Join Date: Apr 2001
Location: Down South
Yet Another Media Player Vulnerabilty
Flaw detected in Windows Media Player
By JAIKUMAR VIJAYAN
(November 20, 2001)
A buffer-overflow vulnerability in Microsoft Corp.'s Windows Media Player software could let malicious attackers run code of their choice on a victim's system, Microsoft warned in an advisory today.
Microsoft is advising users to immediately apply a patch that takes care of not just the latest threat but also a slew of other vulnerabilties -- some of them still undisclosed -- that cumulatively pose a "critical" security risk for users.
The latest buffer-overrun vulnerability affects Windows Media Player 6.4, 7 and 7.1 and Windows Media Player for Windows XP.
A coding flaw exists in the Advanced Streaming Format (ASF) that's used by Windows Media Player for storing streaming media data and sending it over networks, according to Microsoft. The flaw makes it possible for attackers to send malformed ASF files that could either crash a system or let malicious hackers take administrative control of it.
The flaw can successfully be exploited only by the user actually opening and playing the ASF file, Microsoft said. And there is no capability to exploit this vulnerability via e-mail or a Web page, the company said.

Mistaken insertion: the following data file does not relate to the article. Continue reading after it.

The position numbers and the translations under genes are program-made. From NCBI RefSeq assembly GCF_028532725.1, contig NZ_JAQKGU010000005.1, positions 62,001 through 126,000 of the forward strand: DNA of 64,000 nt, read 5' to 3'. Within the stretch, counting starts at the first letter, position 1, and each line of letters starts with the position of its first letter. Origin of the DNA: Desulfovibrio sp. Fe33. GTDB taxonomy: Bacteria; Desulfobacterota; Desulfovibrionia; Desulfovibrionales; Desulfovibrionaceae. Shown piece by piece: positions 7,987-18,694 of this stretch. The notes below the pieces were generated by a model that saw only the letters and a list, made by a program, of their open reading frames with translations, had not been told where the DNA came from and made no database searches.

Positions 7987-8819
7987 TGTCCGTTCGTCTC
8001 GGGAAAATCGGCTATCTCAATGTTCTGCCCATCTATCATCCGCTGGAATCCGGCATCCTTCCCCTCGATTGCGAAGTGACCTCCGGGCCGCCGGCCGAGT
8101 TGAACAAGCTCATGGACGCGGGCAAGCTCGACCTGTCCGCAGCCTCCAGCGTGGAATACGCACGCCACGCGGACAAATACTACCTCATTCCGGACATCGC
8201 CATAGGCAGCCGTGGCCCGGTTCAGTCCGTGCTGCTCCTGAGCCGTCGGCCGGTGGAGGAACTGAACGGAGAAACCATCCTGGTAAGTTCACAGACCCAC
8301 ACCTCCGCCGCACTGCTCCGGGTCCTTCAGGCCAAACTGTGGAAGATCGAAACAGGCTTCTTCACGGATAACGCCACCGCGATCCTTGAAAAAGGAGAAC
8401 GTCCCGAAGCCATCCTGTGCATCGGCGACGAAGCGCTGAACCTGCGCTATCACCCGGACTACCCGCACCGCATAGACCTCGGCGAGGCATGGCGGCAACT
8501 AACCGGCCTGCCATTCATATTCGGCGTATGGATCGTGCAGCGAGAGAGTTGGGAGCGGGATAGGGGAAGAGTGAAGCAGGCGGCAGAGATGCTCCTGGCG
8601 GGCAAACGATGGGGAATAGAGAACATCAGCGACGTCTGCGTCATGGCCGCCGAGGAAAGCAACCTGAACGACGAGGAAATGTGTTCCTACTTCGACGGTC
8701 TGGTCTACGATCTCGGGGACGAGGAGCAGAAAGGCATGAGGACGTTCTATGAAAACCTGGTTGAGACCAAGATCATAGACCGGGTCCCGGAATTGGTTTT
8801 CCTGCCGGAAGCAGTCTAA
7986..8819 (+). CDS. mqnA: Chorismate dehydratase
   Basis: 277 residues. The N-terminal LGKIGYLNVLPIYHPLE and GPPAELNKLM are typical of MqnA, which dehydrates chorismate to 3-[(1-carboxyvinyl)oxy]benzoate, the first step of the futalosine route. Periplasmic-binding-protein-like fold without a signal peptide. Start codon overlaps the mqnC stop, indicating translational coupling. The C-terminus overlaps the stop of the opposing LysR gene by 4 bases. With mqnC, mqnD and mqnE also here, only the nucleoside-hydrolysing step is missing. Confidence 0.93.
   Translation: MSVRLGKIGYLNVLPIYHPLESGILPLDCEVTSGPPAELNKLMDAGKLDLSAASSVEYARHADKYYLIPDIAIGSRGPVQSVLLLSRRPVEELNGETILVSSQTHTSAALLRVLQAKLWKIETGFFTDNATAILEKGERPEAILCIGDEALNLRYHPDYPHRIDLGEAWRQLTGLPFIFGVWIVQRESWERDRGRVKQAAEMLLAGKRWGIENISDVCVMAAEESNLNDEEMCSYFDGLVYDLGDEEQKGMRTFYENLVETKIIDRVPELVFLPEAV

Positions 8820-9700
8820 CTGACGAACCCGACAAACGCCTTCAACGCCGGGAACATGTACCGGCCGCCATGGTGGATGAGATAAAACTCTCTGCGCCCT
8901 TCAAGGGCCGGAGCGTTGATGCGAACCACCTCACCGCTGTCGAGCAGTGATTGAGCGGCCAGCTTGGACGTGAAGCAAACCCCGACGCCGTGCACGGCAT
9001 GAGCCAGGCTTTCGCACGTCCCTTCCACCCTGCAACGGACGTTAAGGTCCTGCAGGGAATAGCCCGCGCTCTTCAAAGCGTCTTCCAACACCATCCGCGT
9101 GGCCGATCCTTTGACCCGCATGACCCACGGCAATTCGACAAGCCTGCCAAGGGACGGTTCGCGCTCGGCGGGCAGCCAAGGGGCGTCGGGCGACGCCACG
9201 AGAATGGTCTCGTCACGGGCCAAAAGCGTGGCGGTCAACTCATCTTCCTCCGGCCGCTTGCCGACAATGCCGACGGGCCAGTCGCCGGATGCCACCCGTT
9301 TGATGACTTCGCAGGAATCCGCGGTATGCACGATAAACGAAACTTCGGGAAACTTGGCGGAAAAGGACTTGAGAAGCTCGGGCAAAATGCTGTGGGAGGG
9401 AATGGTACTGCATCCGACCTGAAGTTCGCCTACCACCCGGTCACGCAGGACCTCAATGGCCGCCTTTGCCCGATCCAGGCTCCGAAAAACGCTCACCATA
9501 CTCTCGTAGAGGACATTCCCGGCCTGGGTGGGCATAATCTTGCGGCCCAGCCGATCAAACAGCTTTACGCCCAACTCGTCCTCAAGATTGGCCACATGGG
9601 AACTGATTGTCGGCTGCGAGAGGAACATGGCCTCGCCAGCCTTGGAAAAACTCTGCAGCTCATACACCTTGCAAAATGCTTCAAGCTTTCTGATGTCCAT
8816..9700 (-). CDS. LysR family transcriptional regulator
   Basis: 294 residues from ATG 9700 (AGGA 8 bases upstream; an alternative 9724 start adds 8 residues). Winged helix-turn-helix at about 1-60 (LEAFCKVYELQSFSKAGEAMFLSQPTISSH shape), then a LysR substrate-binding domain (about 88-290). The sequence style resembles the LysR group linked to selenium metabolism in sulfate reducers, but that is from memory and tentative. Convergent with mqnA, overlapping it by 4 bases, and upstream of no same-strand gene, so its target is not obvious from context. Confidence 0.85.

The cumulative patch that has been released for this latest hole also addresses other flaws that are more dangerous. Some of these flaws have already been disclosed by Microsoft, and patches for them have been released. The patch can be downloaded from Microsoft's advisory page.
However, Microsoft said it has found other security flaws in Windows Media Player, but it hasn't released the details. In the worst case, these undisclosed flaws could let a malicious user run code on a victim's system that allows them to attack via e-mail or a Web page, the company warned. Today's patch addresses these flaws as well, Microsoft said.
The problem is that undisclosed vulnerabilties pose a serious concern for users, said Russ Cooper, an analyst at TruSecure Corp. a Reston, Va.-based security firm.
"You don't know what to assume. ... You simply cannot judge your risk" without having more details on these vulnerabilties, Cooper said. "Microsoft seems to be leaning more and more toward a 'patch immediately or else' strategy that's not good for users."
The latest buffer-overflow problem, which is considered a basic programming error, was precisely the kind of issue that Microsoft said it would address with its recently announced Secure Windows initiative, said John Pescatore, an analyst at Stamford, Conn.-based Gartner Inc. (see story).
"What's really depressing about this flaw is that it shows they are still making the same stupid errors," Pescatore said.
Patch is available : http://www.microsoft.com/technet/tre...n/MS01-056.asp